When someone becomes disabled and no longer has the ability to manage their legal, financial, or medical decisions for themselves, it may be necessary for a guardianship proceeding to be initiated on their behalf. There are many reasons that could lead to someone becoming disabled, for instance dementia, a stroke, suffering the effects of addiction, or any illness or ailment which prevents the person from acting on their own behalf. There are two main types of guardianships that can be initiated, that is guardianship of the person and guardianship of the property. Obtaining either type of guardianship in Maryland requires court approval.
What is a Guardianship?
A guardianship is the legal procedure where a court seeks “to protect those, who because of illness or other disability, are unable to care for themselves.” Kicherer v. Kicherer, 285 Md. 114, 118, 400 A.2d. 1097 (1979). Under Maryland Estates and Trusts Article, Section 13-101(e), a “disabled person” refers to an adult who has been found by a Judge “to be unable to manage his property,” and therefore needs a guardian of the property, or “to be unable to provide for his daily needs sufficiently to protect his health or safety,” and therefore needs a guardian of the person.
Through the guardianship proceeding, the court assumes jurisdiction over the disabled person, and the court-appointed guardian carries out the court’s responsibilities as the court’s agent.
The guardian is to act in the best interest of the disabled adult.
One of the other requirements for a guardianship to be entered is that it must be established that there is “no less restrictive form of intervention  available that is consistent with the person’s welfare and safety.” Md. Est. & Trusts Art., § 13-705(b).
Types of Guardianships?
Guardian of the Person: the person appointed as guardian of the person is responsible for caring after the disabled adult’s person and physical everyday needs such as: shelter, food, clothing, healthcare. It may also include ensuring that certain services are put in place, such as an in-home nurse or health aid. The rights, duties, and powers of the guardian of the person are further enumerated in Maryland Estates and Trusts Article, Section 13-708.
Guardian of the Property: the person appointed as guardian of the property is responsible for managing the financial affairs of the disabled adult, and in making any financial decisions on behalf of the disabled adult. This could include, managing assets or investments, collecting income, filing for, or receiving benefits for services, and ensuring bills are paid. The rights, duties, and powers of the guardian of the person are further enumerated in Maryland Estates and Trusts Article, Section 13-218.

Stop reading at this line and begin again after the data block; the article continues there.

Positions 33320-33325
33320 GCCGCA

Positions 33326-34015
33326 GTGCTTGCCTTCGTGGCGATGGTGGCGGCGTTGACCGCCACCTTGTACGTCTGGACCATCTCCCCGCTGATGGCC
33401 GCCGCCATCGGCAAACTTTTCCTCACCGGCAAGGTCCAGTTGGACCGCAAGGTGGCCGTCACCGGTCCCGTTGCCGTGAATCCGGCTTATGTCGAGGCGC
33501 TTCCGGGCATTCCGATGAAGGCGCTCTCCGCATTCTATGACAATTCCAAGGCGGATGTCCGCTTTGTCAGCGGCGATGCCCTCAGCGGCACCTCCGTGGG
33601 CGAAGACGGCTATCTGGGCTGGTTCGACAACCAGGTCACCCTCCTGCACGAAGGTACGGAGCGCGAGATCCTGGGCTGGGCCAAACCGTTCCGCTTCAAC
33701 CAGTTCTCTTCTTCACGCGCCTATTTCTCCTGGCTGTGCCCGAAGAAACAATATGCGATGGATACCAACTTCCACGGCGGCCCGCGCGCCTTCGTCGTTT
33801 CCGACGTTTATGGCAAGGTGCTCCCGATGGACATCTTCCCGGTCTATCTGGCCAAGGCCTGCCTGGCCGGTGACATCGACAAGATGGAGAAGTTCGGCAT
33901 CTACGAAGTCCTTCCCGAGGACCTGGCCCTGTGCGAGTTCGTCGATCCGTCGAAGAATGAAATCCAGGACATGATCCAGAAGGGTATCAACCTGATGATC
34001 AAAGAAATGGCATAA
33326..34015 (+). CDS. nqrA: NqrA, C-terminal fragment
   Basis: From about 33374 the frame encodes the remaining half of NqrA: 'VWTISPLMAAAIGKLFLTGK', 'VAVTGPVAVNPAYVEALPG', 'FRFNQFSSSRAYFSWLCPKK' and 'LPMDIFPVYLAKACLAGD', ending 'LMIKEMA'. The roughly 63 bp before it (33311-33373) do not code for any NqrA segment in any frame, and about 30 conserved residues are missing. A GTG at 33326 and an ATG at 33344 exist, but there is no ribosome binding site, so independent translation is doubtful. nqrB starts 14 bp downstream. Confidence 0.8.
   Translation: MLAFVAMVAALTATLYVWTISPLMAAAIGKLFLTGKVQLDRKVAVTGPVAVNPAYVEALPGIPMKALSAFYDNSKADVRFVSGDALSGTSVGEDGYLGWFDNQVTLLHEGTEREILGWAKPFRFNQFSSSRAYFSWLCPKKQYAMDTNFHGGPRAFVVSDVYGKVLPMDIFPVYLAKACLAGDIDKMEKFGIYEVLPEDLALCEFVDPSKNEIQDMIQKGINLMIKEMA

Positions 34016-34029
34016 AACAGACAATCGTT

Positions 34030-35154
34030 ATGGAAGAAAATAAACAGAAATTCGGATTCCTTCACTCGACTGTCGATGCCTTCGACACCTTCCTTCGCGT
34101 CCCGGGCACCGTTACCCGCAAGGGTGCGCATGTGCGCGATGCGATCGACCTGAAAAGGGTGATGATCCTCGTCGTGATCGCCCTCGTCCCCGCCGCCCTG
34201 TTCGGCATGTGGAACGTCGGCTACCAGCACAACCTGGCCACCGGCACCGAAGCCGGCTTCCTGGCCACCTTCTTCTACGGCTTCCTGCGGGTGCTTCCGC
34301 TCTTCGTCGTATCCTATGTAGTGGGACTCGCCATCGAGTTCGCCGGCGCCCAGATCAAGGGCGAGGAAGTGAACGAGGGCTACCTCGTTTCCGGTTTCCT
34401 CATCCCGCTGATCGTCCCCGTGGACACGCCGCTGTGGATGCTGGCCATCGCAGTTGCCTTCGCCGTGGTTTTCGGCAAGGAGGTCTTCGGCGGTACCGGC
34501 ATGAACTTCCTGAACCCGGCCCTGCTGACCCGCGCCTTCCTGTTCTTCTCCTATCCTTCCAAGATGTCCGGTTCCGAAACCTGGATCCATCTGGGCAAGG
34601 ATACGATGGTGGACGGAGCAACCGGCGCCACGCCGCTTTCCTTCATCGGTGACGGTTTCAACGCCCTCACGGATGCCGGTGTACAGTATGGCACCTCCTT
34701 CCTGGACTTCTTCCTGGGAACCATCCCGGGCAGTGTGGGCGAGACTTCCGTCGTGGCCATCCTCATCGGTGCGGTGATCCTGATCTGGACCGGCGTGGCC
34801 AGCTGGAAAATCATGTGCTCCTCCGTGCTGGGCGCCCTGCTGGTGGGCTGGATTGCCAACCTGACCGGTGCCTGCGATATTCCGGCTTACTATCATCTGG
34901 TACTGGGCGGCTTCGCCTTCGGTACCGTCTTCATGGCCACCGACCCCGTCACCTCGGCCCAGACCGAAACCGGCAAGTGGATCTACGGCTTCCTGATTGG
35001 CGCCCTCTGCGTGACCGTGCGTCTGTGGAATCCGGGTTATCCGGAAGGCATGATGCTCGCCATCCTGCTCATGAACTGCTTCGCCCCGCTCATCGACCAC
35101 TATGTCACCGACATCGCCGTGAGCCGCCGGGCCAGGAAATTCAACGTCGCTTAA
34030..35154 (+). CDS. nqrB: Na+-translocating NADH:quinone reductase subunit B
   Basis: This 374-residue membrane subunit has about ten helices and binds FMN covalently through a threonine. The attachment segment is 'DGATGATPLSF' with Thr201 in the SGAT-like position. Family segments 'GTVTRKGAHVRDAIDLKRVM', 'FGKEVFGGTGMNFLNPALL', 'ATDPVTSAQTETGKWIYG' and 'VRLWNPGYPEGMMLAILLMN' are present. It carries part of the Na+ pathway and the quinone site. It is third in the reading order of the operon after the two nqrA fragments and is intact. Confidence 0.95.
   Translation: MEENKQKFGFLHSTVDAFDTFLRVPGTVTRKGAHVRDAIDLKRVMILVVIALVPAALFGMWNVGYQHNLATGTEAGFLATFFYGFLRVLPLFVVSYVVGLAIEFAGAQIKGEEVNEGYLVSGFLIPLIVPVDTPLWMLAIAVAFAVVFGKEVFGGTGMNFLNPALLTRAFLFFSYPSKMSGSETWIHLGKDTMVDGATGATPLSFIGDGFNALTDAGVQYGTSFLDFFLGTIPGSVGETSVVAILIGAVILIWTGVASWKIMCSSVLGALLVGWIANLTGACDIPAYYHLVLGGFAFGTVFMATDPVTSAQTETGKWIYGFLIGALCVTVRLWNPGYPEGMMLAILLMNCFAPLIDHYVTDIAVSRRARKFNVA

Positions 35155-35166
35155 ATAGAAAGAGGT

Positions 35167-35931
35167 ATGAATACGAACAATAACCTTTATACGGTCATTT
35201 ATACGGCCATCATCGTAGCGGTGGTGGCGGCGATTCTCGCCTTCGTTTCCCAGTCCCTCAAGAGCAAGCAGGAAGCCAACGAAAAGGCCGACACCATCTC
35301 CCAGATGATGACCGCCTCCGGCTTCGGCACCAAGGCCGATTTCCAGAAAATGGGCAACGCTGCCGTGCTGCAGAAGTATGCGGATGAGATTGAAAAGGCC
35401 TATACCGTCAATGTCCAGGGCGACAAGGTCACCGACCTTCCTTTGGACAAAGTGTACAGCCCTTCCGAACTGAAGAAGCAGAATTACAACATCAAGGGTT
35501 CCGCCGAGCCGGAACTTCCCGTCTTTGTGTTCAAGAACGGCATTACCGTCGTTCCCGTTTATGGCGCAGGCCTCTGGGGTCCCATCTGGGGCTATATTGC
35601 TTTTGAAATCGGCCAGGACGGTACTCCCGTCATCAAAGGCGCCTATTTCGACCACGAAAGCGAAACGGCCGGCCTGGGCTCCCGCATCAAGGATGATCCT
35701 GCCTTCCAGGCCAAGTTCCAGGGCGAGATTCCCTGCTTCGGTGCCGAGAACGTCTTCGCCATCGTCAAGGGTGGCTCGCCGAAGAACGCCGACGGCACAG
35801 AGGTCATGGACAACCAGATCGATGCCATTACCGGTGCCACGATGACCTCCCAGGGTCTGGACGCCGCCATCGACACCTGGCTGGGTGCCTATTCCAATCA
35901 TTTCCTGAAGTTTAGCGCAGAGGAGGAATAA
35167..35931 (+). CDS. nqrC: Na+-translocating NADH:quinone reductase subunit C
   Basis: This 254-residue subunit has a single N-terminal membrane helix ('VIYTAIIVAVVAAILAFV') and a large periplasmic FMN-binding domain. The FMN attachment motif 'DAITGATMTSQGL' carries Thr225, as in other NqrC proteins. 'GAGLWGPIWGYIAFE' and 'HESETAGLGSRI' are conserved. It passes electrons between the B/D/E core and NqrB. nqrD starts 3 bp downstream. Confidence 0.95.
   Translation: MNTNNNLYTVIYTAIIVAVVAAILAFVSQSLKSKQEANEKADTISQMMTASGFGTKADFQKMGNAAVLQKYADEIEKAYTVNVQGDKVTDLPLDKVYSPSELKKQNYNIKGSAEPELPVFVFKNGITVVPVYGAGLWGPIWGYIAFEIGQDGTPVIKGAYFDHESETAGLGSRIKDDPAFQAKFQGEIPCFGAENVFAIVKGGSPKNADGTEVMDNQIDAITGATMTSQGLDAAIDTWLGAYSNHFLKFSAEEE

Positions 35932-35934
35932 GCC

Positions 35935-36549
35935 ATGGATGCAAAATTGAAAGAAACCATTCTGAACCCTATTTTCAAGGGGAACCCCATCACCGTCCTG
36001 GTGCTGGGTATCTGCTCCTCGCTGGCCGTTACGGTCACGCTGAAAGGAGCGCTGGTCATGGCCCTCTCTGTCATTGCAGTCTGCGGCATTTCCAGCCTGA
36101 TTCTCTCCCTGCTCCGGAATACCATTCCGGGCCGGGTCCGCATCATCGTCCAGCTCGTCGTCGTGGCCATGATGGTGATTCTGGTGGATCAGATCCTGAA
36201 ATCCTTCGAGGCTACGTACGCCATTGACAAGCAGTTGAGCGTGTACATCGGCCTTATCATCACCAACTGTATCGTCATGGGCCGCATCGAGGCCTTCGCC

When is a Guardianship Necessary?
Guardian of the Person: this type of guardianship will be necessary where a person is “legally disabled” or lacks capacity to understand or communicate decisions concerning themselves and their wellbeing. The disability may be due to: mental disability, disease, habitual drunkenness, drug addiction. The need for guardianship in this instance arises when 1) the alleged disabled person does not have a health care power of attorney and medical decisions must be made; and 2) multiple family members wish to care for the alleged disabled individual and are not able to come to consensus.
Guardian of the Property: this type of guardianship will be necessary when a person is entitled to property or benefits that must be managed and the alleged disabled individual is unable to manage the property because of the disability. For instance, the individual can no longer pay bills, or balance a checkbook, or articulate financial decisions.
What does the Court Process Look Like?
To initiate a guardianship proceeding on behalf of a disabled adult, a Petition needs to be filed in the appropriate county in Maryland. The Petition must be accompanied by certain supporting documents, including signed and verified certificates of competency from health care professionals licensed to practice medicine in the United States, who have examined or evaluated the disabled adult. The medical certificates must be from either two (2) licensed physicians, or one (1) licensed physician and one (1) licensed psychologist, licensed social worker-clinical, or nurse practitioner. At least one (1) of the medical certificates must have been completed within twenty-one (21) days before filing. The Petition also requires establishing the less restrictive form of intervention that was attempted but was not successful in ensuring the person’s welfare and safety. There are also strict notice requirements that must be adhered to, to protect the individual’s due process rights.
The disabled person who is the subject of the petition will get a court appointed attorney.
If there is objection, a trial will be held, and the Judge will make a determination as to whether there are sufficient grounds to appoint the guardian who has petitioned.
Once a guardian is appointed, the court oversees the guardianship and the guardian’s care of the disabled adult and/or their property, or both.
Ensuring that the Petition is completed correctly, that the proper medical certificates are obtained, and that notice is proper, can be daunting. It is critical to seek the assistance of an attorney prior to filing with the court. If you wish to file a Petition for Guardianship in Maryland, contact the experienced family attorneys at Krum, Gergely & Oates, today for a consultation.